‘It’s an insult’: PM Anthony Albanese slammed over press conference stunt

Aug 29, 2022

Prime Minister Anthony Albanese has come under fire from fellow politicians and members of the public following a bizarre appearance from former US basketball player Shaquille O‘Neal during a press conference on the proposed referendum on an Indigenous Voice to Parliament.

O’Neal made a brief appearance during the press conference on Saturday, August 27, where he took no questions from the media and made no mention of the Indigenous Voice to Parliament.

“I’m here in your country, whatever you need from me, just let me know,” he told reporters.

“Shaq loves Australia.”

Although the appearance was designed as an effort to garner support and attention for the Indigenous Voice to Parliament referendum, it had quite the opposite effect with many left scratching their heads as to the relevance of O’Neal’s appearance.

 

Greens Senator Lidia Thorpe was more scathing in her assessment taking to Twitter to label the publicity stunt “ill-advised”.

“Thought a Black man coming to our Country would be more respectful to First Nations people than interfering in what is a controversial topic, dividing our people,” she wrote.

“Ill-advised, hope you take the time to set it right @SHAQ.

“We don’t come to your country & interfere in your business.”

Thorpe later tweeted that “Labor met with an American celebrity before speaking with First Nations politicians from this Country”.

“Not once has Labor reached out to me to discuss the Voice. Still waiting, Labor,” she said.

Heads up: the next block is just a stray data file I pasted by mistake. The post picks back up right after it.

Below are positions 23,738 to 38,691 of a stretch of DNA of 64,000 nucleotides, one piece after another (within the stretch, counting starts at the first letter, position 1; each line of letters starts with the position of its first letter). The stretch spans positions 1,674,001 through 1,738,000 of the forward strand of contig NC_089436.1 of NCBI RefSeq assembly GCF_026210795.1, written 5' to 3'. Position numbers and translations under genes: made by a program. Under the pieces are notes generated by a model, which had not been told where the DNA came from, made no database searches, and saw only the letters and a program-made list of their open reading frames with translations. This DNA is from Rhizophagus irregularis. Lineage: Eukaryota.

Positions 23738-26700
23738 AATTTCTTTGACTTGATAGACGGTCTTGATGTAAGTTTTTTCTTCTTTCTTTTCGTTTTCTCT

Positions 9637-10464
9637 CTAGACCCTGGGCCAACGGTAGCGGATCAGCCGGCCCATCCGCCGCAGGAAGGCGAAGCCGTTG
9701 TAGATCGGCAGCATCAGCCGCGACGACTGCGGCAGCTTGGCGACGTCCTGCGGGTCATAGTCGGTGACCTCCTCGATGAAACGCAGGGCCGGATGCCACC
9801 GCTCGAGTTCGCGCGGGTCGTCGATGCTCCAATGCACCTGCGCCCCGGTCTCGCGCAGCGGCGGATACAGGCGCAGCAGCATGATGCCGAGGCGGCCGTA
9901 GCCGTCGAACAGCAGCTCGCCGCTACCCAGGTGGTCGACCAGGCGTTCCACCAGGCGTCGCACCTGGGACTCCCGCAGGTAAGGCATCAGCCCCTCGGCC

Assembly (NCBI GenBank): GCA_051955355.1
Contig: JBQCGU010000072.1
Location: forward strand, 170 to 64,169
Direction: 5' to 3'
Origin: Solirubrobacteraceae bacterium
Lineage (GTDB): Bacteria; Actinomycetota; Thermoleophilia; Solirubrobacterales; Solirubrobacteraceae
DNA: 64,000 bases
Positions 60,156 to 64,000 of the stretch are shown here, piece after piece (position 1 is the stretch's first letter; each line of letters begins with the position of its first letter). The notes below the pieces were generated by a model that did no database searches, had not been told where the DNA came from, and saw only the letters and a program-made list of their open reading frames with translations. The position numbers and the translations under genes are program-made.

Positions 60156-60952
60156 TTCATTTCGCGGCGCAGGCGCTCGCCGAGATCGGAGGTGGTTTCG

Labor Minister for the Environment and Water Tanya Plibersek defended Albanese’s decision, claiming “O‘Neal brings a lot of style, power and attention to an important issue”.

“It’s a sign the referendum for a constitutional recognition of Aboriginal and Torres Strait Islander is something that is important for Australians and something the world will be observing as well,” she said.

“It’s not surprising that the world is looking at Australia at this important moment in our history and saying it would be great if First Nations Australians were able to speak up about the policies that affect their lives with a constitutionally enshrined voice.”

Albanese has claimed O’Neal requested a meeting to gain a better understanding of the Indigenous Voice to Parliament proposal.

The proposed Indigenous Voice to Parliament would see an elected body of First Nations representatives advising the government on the handling of Indigenous issues.

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